Hey Mitchell, thanks for tuning in! We appreciate the support!
There is no Way a Polaris should be on this list.Cana am is a way more dependable machine.
Hey Bryce, we appreciate the feedback. Stay tuned for our article on 2022’s models. Thanks for tuning in!
I have owned 4 brand new Hondas one side by side and 3 quads and they have never let me down. I plow a store plaza sidewalk that is at least 2 miles for all the sidewalks. There is NO belt drive quad that will push the snow I push for the hours I put in. I’ve bent my plow in half but absolutely no damage to my quad and that’s for up to 10 hours at a time. I’m running a 2017 rancher fa06 loaded with 27 inch tires that will out work any belt drive quad
I love my KRX I kave 1200 miles on it and no problems mabe the driver we have been to Utah riding new Mexico Missouri Arizona
It sounds like you’ve taken your KRX on quite the adventure. Thanks for sharing, Brian!
That is awesome to hear, Christopher! Thanks for sharing your experience with us.
If only Honda built a vehicle like canam lone star. Talking about double cab enclosed even though canam cab is not good leaks water and dust
I love my X-2 it’s a 2019 and we’ve put a 1,000 miles on it I live in Louisiana but we’ve been to Hatfield and McCoy trails in West Virginia Mena Arkansas several times not one second of trouble and I can go anywhere anyone else can we are just about done paying for this one and going to get the 1000 x-2
Hey, Jeffery! It’s always a good time at Hatfield and McCoy. Thanks for sharing your experience. We’re glad to hear your X2 has worked out so well for you!
So sick of the accolades given out th this machine.
There is a reason so many are coming up for sale with little to no miles on them.
The krx is a total hunk of junk . I have one .
Eats clutches , several reports of blown engines with UNDER 100 miles on them, transmissions that randomly jump out of gear,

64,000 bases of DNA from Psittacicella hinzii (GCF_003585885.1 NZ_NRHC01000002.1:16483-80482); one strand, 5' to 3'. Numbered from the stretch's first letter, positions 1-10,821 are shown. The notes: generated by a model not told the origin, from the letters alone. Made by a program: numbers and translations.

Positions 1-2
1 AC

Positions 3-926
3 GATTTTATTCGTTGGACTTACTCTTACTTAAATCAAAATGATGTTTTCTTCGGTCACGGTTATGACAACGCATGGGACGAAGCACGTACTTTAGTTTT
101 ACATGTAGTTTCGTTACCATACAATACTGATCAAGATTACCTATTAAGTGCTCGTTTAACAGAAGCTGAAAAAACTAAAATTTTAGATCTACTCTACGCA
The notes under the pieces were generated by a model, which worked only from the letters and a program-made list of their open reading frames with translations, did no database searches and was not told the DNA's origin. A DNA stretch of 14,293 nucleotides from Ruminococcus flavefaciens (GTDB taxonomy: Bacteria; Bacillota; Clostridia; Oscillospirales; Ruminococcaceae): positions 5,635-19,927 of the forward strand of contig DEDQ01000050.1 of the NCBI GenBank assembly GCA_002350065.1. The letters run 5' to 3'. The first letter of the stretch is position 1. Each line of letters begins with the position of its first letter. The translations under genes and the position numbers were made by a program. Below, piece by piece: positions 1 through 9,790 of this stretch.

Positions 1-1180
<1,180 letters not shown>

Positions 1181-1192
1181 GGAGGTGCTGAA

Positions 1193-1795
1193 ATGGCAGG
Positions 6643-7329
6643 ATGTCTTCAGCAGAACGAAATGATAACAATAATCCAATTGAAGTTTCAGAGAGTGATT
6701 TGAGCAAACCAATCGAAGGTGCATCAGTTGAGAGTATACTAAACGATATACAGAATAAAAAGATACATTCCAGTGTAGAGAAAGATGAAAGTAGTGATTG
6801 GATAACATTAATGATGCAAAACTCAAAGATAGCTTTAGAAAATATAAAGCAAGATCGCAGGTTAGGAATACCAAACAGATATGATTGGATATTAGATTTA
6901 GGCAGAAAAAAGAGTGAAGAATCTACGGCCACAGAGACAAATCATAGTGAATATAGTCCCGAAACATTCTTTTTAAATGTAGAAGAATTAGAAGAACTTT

underpowered and geared too low, seat frames that bend and break just sitting in them, seats that don’t fully remove making cleaning difficult,brake pads that last 100 miles , brakes that are underpowered ,huge holes in the floorpan that suck the dust in smothering the rider, crappy springs on otherwise great shocks , if the seats get wet so will your butt for the next month as the seat foam is not sealed , doors that separate and sag, crappy skidplate ,plastics that scratch just by looking at them…..
And that’s just off the top of my head.
I can’t wait till I sell this piece of crap.
Steve I don’t know why you are having so much trouble but other than the periodic jumping out of high gear I haven’t had any of the other problems. Totally happy with my KRX but only 350 miles
I’ve had my KRX for about a year now, and have no complaints at all. It does everything I’ve asked of it and more.
What will you get when you sell?
Bought it for 29,900
Sold it for 29000.
Had 260 miles on it
Hey Steve, I’m sorry to hear about your bad experience. These aren’t things we’ve seen a pattern with for other consumers, which is why the KRX made our list. I hope you’re able to get it taken care of, and get the ride you want!
I’ve rode with 2 different krx’s n both of them have had the back axle pop out of the yoke a few different times. Even after being fixed at the dealer.
What, not one Can-Am made the list?? What’s up with that?
Hey, Mike! Unfortunately not for this year, but stay tuned for 2022! 🙂